Fig, a sixth grader, loves her dad and the home they share in a beachside town. She does not love the long months of hurricane season. Her father, a once-renowned piano player, sometimes goes looking for the music in the middle of a storm. More than anything, Fig wants to see the world through her father's eyes, so she takes an art class to experience life as an artist does. Then Fig's dad shows up at school, confused and looking for her. Not only does the class not bring Fig closer to understanding him, it brings social services to their door.
As the walls start to fall around her, Fig is sure it's up to her alone to solve her father's problems and protect her family's privacy. But with the help of her best friend, a cute girl at the library, and a surprisingly kind new neighbor, Fig learns she isn't as alone as she once thought... and begins to compose her own definition of family. Nicole Melleby's Hurricane Season is a radiant and tender novel about taking risks and facing danger, about friendship and art, and about growing up and coming out. And more than anything else, it is a story about love — both its limits and its incredible healing power.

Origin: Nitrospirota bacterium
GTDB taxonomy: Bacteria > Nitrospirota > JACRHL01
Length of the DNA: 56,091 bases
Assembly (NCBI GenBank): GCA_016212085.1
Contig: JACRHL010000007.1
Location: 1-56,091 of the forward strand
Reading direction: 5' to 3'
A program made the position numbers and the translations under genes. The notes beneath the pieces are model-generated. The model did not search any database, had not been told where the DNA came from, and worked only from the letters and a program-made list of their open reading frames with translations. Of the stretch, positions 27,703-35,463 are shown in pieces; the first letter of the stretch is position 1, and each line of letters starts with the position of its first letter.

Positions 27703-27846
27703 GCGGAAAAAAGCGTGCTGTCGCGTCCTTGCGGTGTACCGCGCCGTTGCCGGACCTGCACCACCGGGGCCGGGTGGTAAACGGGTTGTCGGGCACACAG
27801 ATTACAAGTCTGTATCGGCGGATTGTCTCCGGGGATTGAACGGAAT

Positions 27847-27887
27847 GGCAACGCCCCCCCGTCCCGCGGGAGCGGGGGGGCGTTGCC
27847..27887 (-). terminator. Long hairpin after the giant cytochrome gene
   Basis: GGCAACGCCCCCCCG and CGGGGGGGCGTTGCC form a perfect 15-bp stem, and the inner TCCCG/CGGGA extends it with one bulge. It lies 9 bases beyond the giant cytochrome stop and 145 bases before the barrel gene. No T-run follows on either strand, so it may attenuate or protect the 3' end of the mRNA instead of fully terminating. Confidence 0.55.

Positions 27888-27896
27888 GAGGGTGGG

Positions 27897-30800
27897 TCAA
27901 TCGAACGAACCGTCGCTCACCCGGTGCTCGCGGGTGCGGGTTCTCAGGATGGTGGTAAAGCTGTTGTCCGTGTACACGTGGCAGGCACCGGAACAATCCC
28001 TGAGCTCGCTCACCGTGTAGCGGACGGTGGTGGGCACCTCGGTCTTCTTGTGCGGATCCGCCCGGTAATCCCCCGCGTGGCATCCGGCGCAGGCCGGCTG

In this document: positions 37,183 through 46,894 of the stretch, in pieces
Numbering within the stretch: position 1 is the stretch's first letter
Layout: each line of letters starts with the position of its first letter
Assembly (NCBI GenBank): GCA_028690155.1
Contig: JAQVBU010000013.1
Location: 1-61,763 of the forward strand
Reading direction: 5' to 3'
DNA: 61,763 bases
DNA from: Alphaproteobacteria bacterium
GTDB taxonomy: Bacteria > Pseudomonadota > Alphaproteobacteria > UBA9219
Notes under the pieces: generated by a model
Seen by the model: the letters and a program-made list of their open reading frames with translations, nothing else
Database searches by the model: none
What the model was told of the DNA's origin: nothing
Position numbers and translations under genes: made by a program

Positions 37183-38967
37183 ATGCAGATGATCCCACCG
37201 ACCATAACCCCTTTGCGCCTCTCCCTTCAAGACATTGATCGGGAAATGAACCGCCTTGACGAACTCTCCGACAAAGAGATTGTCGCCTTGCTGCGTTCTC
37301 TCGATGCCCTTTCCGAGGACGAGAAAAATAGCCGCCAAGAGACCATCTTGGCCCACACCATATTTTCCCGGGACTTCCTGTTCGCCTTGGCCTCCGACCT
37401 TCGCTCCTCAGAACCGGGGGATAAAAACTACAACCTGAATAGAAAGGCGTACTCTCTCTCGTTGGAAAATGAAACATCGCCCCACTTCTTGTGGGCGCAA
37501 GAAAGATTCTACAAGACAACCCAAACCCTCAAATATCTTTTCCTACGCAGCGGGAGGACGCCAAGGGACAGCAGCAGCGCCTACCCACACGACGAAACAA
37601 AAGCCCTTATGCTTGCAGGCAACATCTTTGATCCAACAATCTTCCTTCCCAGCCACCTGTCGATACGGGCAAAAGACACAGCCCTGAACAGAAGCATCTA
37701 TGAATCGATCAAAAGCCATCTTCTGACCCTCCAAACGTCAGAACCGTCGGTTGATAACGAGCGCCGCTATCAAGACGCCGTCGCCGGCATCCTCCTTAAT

"[Fig and her father] love each other, but they don’t totally understand each other — Fig’s dad is a formerly successful pianist and composer with unmanaged bipolar disorder — so Fig has decided to do a project on Vincent van Gogh for art class. Maybe if she studies an artist, she can understand her father’s mind... She must figure out what to do before social services returns; how to manage her male best friend’s crush on her and her crush on someone else — a girl; and how to react when her father and [new neighbor] Mark fall in love.... Melleby doesn’t shy away from how terrifying it is to watch someone in a dangerously manic state, but the narrative never tips into melodrama. A thoughtful portrayal of mental illness with queer content that avoids coming-out clichés." — Kirkus Reviews
|Recommended Age||10 - 13|
|Publication Date||May 7, 2019|
|Publisher||Algonquin Young Readers|